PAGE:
Posted by: atowhee | July 13, 2022



One of our most intrepid traveling correspondents just checked in, from the Arctic Circle! Here’s Albert Ryckman’s latest report:
“I’m still in Keflavik. I’ll be boarding my IcelandicAir flight back to the west coast this afternoon. For your blog purposes here’s my report of the week I just spent on Grimsey Island. Wanna see Atlantic Puffins?”

“There are a number of accessible colonies in Eastern Canada and elsewhere in Iceland. But…….by general agreement  the very best place in the whole world is on Grimsey Island.  Grimsey is a small Icelandic island in the North Atlantic located at 66.54 N.  It is literally right on the Arctic Circle. The Island is 4 miles long and is accessible by a 3-hour Ferry ride from the Icelandic Mainland.”  

See that pale bird in the background? That’s a fulmar. On Farne Island I watched them bully the puffins incoming with full beaks. The fulmars try to steal the meal. Mostly the puffins out-ran them, when they landed and then ducked into their burrows where fulmars cannot follow.

Iclenad still has puffin hunting season, the only where it is still legal: hunting season is from September 1st until April 25th while the birds are at sea. Iceland plans to end its commercial whale hunting in two years–leaving only Japan and Norway with that dazzling contribution to planetary health and welfare.

A Few more pics, click on any to enlarge:

The big ball near the cliff marks the Arctic Circle. Albert writes: “GRIMSEY ISLAND is home to approximately 300,00 Atlantic Puffins.   Puffins spend most of their lives at sea.  They begin arriving in late May and start inhabiting the tens of thousands of burrows along the edges of the island’s cliffs. Each female Puffin lays a single egg which hatches after about 40 days.  The parents take turns going out to sea and returning with fish to feed the chick for another 40 days. The chick actually never emerges from the burrow where you can see it.  Then, in late August  all the adults Puffins just fly away in late August leaving the chicks to fledge and fly out to sea on their own!  So the best time to photograph these amazing birds on Grimsey Island is late June thru the month of July.”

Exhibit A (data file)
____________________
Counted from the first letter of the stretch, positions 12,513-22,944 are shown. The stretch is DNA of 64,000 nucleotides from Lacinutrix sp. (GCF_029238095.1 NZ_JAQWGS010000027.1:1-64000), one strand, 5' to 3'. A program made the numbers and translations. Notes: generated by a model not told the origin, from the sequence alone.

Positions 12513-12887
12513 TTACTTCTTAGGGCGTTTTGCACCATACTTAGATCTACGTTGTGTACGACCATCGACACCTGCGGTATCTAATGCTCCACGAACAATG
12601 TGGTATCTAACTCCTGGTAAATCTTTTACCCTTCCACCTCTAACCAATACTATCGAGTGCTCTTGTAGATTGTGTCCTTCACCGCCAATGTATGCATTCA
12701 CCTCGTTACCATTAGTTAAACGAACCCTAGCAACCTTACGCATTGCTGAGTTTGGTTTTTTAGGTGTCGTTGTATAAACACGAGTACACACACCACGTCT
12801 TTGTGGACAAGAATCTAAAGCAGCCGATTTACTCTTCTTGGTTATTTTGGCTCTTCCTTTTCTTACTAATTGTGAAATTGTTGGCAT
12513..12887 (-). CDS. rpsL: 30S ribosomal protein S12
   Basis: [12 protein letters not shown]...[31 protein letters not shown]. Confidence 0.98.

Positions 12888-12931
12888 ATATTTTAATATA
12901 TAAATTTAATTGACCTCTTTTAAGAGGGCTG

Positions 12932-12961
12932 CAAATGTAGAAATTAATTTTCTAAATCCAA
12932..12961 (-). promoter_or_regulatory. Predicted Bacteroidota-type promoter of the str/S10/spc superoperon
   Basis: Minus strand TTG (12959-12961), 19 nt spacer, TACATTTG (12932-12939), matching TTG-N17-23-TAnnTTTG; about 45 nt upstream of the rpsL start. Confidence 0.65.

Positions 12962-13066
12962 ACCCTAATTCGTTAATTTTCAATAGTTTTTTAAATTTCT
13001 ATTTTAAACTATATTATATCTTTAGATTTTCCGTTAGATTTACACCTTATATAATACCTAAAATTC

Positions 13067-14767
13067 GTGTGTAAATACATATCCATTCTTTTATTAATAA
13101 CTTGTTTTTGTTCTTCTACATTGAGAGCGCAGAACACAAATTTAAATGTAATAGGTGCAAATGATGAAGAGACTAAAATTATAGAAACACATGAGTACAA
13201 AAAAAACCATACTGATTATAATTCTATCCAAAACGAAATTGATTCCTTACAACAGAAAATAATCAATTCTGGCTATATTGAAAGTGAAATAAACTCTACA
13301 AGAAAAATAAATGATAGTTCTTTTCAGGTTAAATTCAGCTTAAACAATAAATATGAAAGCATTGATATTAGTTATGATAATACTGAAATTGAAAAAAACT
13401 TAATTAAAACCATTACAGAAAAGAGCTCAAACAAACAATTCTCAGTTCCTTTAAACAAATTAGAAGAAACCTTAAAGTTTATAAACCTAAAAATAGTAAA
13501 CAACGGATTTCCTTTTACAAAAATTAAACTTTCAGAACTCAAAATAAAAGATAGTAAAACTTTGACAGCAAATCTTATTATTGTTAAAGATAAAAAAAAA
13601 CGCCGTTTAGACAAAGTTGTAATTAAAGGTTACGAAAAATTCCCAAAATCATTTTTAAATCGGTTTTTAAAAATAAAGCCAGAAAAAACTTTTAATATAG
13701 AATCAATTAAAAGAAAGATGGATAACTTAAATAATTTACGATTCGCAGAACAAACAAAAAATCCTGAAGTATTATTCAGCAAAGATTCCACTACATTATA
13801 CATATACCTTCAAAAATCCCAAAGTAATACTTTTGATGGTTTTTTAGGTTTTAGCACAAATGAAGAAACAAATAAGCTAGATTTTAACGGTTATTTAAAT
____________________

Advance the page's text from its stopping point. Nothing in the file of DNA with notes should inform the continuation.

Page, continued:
“Photographing them in flight along the cliff edge is always a fun challenge.”
” Together Forever.  Puffins are mostly monogamous.  They can live more than 40 years and return to the same burrow on the same island each year.”
Of the image where it looks two heads on one body: ” These Siamese twin Puffins were Sonia’s [Albert’s wife] favorite.”

Albert explained which side of the island is best in morning, which is better afternoon. So if you are going…”The cliffs on the West side are best for afternoon photography.  The distinctive tangerine colored  lighthouse is seen with the Icelandic mainland just 25 miles away.”

” Flight shots are usually taken at 1/3200 second.”
” When the winds are strong the Puffins can basically hover in place.”

Food seemed to be shrimp and sand eels.

“This image was my favorite of the trip  taken near the Lighthouse in lovely late afternoon light.”

Sun sets on a brillaint experience:

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